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Talking teamwork at the Red Cross field hospital

*Guest post by Guy Lepage. Guy is a Red Cross communications delegate.

**Photos by Johan Hallberg-Campbell

Teamwork. We all know the concept.

We have all been part of good, maybe even excellent teams.

But, it's the ones where members didn't pull in the same direction - the dysfunctional ones - that people love to talk about. "I remember one time this team was..." starts the conversation around the dinner table.

That's why on the first day I arrived for a week-long training course with the Canadian Red Cross, the importance of team work was one of the first things on the agenda.

The Canadian Red Cross is training new delegates for its Emergency Health Unit, or ERU. It's a mobile field hospital that is sent to disaster areas where local medical services have been destroyed or overwhelmed.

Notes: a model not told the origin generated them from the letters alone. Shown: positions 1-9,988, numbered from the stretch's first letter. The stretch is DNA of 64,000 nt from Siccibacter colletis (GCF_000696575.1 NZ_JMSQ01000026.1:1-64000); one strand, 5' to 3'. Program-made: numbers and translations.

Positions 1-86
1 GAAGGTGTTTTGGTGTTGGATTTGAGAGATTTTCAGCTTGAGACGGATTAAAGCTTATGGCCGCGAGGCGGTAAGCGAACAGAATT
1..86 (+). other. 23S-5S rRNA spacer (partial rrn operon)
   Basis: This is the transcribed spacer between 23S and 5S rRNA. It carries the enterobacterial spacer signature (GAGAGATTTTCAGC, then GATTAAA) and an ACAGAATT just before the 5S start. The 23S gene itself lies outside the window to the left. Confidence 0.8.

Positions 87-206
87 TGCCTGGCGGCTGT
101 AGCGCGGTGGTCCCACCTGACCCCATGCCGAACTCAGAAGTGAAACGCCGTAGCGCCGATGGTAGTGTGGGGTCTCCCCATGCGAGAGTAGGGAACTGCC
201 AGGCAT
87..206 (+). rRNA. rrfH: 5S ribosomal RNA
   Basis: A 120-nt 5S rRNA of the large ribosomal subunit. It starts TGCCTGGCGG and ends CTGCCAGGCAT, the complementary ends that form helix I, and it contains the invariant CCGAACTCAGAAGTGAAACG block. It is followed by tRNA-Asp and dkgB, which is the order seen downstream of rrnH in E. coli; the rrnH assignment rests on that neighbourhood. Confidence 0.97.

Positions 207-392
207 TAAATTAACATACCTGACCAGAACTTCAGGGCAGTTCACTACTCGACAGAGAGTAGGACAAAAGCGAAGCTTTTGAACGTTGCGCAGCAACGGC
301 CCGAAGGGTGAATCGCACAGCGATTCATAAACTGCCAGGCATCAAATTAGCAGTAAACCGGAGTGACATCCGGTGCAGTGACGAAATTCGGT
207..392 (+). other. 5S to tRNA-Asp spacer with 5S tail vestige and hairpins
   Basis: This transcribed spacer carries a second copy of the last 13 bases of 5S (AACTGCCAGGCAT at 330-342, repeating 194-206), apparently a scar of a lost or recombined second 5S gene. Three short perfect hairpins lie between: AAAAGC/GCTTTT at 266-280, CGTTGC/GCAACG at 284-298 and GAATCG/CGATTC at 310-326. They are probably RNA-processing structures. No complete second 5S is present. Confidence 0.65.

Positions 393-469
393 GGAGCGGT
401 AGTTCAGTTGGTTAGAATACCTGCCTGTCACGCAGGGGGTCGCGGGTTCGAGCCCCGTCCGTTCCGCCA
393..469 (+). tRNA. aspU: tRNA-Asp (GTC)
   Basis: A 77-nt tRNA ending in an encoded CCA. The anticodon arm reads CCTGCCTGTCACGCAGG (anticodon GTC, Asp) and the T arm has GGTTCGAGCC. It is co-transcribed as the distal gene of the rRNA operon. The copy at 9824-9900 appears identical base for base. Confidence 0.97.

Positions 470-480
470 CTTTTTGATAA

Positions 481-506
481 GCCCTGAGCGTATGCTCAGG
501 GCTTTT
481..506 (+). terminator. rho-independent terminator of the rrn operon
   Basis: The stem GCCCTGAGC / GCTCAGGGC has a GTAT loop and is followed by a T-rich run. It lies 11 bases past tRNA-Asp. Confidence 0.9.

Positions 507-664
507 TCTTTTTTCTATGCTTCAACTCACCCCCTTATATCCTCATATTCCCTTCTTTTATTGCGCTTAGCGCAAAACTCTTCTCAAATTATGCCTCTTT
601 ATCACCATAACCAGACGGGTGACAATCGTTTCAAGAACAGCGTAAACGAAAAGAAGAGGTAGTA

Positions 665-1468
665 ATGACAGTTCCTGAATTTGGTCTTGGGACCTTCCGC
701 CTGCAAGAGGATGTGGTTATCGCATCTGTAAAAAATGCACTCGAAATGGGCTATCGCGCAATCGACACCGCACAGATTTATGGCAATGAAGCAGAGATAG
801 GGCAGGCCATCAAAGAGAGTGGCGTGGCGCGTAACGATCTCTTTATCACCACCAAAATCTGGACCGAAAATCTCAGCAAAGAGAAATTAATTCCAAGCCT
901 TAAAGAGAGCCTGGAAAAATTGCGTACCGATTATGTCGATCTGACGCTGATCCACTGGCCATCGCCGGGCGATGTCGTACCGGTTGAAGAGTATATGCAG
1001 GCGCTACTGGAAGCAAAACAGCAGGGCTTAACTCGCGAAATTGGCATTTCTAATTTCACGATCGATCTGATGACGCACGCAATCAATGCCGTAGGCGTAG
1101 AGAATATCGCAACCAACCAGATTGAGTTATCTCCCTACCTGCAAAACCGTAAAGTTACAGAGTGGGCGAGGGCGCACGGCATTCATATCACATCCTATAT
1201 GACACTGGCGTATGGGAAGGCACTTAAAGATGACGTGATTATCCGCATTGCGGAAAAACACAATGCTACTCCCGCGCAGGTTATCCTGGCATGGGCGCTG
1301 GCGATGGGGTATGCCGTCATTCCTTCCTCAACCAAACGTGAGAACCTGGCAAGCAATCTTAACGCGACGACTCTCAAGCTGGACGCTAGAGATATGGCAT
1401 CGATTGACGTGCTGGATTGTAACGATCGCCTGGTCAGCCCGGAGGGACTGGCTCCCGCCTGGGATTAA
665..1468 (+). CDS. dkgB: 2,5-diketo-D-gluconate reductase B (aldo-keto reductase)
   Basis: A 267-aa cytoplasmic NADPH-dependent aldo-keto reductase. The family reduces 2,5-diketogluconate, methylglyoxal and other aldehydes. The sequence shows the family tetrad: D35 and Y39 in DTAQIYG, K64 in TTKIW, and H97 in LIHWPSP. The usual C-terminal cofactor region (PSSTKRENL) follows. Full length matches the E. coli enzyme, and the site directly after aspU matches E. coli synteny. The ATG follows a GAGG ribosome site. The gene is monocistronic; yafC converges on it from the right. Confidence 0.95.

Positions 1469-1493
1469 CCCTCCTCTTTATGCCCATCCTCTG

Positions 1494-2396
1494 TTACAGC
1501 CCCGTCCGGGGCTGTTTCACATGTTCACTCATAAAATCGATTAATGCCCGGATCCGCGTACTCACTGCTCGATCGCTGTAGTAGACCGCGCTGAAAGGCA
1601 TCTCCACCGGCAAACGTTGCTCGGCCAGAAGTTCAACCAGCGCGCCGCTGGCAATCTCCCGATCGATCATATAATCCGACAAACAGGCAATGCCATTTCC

The ERU was deployed to Haiti last year to help deal with the cholera outbreak. Members of the team are now in Chad.

I have been working and living with 33 strangers from across Canada, Nigeria, Haiti and Mexico in a mobile hospital we have built from scratch at a Y Camp north of Toronto.

We don't have showers, eat meals out of a bag and work 18-hour days with very few comforts of home.

The scenarios are based on what happens in disaster zones. As one of two communications officers, I am dealing with a local mayor who feels we are not doing enough, quickly enough. And some reporters who think their deadlines are more important than the disaster itself.

A mass trauma exercise last night featured 27 people involved in a bus accident. They showed up with everything from broken bones to severe traumatic injuries to test our readiness. The injuries were not real but our team’s reaction was.

You get to know people very quickly under these conditions.

We all share one passion - a willingness to help people with the Red Cross moment.

We still have three days to go in this training exercise. This team already falls under the excellent team category.

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